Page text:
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Dental Care: Brushing Your Dog's Teeth

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Dental Care
Drs. Foster and Smith Dental Clens Pads
Drs. Foster and Smith Dental Clens Pads
As low as $5.99
Finger Toothbrushes
Finger Toothbrushes
As low as $2.99
Tropiclean Dog Dental Products
Tropiclean Dog Dental Products
As low as $6.99

Dental disease is the most common problem we see as veterinarians. Studies show that even by age three, 80% of dogs exhibit signs of dental disease.

The problem starts when plaque, a combination of bacteria and food debris, starts to accumulate on teeth. Very soon the plaque becomes mineralized and turns into a hard adhesive material called tartar. Tartar, especially when it accumulates below the gum line, starts to cause damage to the gums, eventually leading to gum erosion and loosening of the teeth.

Since plaque starts to form on teeth within days of being born, it is essential that puppies be started on a good oral hygiene program. We think a toothbrush and pet toothpaste should be a part of every puppy kit. There's nothing like the mechanical action of a brush combined with a pet toothpaste. We recommend daily brushing, as do board-certified veterinary dentists. Pick a time to do it each day – right before you go to bed, after your dog's morning meal, or whenever works best for you. Just stick with it.

If you haven't brushed your dog's teeth before, have them checked by your veterinarian. You may need to have them professionally cleaned first to remove the tartar. Brushing can't remove tartar, and brushing teeth when there is accumulated tartar and inflamed gums can be painful for your dog, causing bleeding of the gums, which allows bacteria to enter the blood stream and go to other organs where they can cause damage.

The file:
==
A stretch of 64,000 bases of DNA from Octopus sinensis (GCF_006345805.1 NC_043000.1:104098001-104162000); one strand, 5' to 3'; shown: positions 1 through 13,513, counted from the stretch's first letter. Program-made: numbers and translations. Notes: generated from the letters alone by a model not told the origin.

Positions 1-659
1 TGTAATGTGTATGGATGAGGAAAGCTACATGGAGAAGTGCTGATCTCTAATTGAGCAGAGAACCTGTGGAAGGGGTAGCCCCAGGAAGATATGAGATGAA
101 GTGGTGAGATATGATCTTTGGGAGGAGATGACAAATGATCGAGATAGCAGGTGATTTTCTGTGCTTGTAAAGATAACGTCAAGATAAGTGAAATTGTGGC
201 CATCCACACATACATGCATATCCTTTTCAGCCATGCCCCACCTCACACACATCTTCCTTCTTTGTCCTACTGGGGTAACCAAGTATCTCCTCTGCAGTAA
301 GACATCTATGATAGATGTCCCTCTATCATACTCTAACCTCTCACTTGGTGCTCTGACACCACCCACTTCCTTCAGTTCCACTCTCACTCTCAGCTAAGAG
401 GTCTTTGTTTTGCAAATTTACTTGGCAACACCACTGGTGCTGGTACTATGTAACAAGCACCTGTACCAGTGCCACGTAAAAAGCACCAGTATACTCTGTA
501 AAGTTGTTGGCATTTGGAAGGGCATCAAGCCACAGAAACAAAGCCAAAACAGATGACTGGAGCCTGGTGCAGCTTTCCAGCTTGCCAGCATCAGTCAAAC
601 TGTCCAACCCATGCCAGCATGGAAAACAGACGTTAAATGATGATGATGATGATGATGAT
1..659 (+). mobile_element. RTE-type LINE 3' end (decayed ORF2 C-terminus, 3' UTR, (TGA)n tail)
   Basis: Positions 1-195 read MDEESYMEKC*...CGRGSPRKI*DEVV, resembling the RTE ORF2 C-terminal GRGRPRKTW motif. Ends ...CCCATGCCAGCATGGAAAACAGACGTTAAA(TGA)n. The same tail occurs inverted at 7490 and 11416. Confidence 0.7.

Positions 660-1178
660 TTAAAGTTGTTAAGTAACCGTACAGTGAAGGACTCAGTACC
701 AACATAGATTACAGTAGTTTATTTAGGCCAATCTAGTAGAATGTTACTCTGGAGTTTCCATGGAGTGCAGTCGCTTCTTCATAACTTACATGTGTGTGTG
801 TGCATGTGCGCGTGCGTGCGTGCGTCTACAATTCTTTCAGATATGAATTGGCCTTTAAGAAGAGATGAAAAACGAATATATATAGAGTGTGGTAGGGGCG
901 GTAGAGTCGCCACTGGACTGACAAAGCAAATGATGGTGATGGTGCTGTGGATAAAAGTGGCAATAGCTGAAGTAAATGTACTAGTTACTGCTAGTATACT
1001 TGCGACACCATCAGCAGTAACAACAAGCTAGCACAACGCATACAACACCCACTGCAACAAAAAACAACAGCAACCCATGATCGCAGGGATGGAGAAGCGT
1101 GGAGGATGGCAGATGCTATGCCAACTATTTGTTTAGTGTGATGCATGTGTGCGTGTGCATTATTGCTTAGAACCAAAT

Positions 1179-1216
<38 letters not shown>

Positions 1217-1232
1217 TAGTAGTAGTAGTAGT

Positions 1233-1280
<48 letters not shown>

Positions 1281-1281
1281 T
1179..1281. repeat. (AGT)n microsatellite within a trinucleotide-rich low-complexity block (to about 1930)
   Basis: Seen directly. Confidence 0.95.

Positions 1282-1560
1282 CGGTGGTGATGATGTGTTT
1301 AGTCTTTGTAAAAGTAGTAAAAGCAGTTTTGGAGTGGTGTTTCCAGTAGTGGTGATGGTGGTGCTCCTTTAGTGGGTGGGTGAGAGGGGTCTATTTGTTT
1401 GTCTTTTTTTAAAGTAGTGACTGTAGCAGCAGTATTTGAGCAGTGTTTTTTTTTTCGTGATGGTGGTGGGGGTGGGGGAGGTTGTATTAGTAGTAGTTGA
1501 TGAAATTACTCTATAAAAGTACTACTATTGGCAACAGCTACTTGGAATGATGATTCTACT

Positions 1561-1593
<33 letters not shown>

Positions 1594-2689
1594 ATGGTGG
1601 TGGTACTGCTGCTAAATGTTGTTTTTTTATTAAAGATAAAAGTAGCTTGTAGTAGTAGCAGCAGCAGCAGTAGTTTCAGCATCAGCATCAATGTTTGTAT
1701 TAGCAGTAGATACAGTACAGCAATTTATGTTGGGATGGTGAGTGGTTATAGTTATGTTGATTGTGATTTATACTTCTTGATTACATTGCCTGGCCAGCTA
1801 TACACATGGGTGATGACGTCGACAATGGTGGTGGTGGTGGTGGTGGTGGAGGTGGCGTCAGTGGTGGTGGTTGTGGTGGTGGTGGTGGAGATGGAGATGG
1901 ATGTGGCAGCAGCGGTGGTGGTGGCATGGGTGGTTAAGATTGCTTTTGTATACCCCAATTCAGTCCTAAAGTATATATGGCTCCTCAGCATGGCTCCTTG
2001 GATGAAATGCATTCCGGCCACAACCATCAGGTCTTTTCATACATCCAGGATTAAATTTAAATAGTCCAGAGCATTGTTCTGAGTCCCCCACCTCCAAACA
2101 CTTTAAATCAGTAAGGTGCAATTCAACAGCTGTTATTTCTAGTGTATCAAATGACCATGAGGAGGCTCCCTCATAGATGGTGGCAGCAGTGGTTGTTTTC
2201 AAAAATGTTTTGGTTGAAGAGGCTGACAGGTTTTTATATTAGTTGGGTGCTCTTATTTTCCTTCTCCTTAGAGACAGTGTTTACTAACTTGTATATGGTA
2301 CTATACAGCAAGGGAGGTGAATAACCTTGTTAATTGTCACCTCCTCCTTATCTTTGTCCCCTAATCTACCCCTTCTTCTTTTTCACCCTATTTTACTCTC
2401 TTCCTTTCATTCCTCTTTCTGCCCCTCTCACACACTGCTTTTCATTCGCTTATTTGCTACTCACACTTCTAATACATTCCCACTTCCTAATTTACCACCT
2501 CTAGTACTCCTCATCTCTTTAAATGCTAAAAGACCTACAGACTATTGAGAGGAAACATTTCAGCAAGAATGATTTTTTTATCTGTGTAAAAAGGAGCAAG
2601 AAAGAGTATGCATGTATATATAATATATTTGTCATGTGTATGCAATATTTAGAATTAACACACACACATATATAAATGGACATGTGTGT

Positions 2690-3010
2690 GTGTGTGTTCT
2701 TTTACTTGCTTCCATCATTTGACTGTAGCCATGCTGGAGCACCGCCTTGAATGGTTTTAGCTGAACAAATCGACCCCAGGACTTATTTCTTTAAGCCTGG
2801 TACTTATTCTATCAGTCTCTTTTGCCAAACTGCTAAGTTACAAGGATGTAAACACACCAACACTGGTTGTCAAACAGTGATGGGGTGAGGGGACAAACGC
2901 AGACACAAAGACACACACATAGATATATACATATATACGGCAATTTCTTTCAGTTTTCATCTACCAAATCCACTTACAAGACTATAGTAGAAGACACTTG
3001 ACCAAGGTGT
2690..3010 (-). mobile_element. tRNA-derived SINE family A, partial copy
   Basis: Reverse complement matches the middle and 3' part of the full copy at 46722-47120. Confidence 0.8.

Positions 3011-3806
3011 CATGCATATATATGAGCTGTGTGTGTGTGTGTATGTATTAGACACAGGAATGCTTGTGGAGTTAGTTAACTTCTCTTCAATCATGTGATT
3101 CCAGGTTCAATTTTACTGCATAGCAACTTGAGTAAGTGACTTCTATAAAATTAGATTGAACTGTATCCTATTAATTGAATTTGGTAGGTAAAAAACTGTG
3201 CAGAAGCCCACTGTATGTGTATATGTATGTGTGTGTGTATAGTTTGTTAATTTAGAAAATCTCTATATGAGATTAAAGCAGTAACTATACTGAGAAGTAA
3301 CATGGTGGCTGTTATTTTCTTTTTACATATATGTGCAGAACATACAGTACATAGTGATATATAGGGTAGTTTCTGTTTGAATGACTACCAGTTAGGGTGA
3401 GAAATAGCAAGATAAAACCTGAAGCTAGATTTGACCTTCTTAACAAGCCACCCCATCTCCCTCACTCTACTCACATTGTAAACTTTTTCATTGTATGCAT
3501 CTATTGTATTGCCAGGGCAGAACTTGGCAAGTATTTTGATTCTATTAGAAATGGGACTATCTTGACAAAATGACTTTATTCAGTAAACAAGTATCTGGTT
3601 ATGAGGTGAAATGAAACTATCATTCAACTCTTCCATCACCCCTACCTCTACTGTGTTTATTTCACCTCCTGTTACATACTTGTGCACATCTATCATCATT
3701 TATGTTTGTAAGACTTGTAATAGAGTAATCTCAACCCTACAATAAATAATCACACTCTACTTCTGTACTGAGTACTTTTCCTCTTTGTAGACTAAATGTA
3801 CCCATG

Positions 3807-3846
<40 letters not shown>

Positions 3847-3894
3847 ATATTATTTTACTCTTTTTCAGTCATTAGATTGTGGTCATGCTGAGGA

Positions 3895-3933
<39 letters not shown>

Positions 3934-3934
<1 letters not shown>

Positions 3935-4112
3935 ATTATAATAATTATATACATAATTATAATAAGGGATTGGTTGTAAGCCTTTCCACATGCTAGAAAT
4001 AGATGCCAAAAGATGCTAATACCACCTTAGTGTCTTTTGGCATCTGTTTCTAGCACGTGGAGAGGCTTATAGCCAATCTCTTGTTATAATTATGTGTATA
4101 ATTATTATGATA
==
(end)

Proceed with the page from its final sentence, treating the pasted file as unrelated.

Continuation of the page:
Brushing isn't hard if you have the right tools. For small dogs and cats, we recommend the finger toothbrushes. For larger dogs, a pet toothbrush will help you reach those harder to get to back teeth. Make sure you use a pet toothpaste – human toothpastes are not designed to be swallowed. Pet toothpastes are. We especially like our enzymatic toothpastes. Choose from the regular, or the Tartar Control if your dog is more prone to developing tartar.

You can complement your toothbrushing with dental treats and toys and use dental rinses like our Dental Cleanser to decrease the bacteria level in the mouth.

Q & A
Dental Care Solutions
I've never brushed my dog's teeth before and would like to start. How do I begin?
Start slowly, working your way up to brushing by first getting your dog used to his mouth being handled. See our online video "How to clean your dog's teeth" for step-by-step toothbrushing tips. If you take things slowly at the beginning and give lots of praise, you and your dog will start looking forward to your brushing sessions.

Watch a video on how to clean your dog's teeth

How often should I brush my pet's teeth?
Ask yourself this question: how long would you go without brushing your teeth? Bacteria and food build up on your pet's teeth just as they do on yours. We recommend daily brushing of your pet's teeth, so build-up doesn't have a chance to harden. If you're short on time, a quick wipe with a Dental Clens® Pad will help prevent plaque formation between brushings.

Dental care does not have to be difficult. We recommend three core steps that, when performed regularly, will do the most to ensure your dog's good oral health.

1. Brush your dog's teeth regularly with a toothpaste specially made for dogs

2. If you cannot brush, use a bacteria-killing dental solution or use a dental cleaning pad daily

3. Offer your dog teeth-cleaning toys, rawhide, and treats


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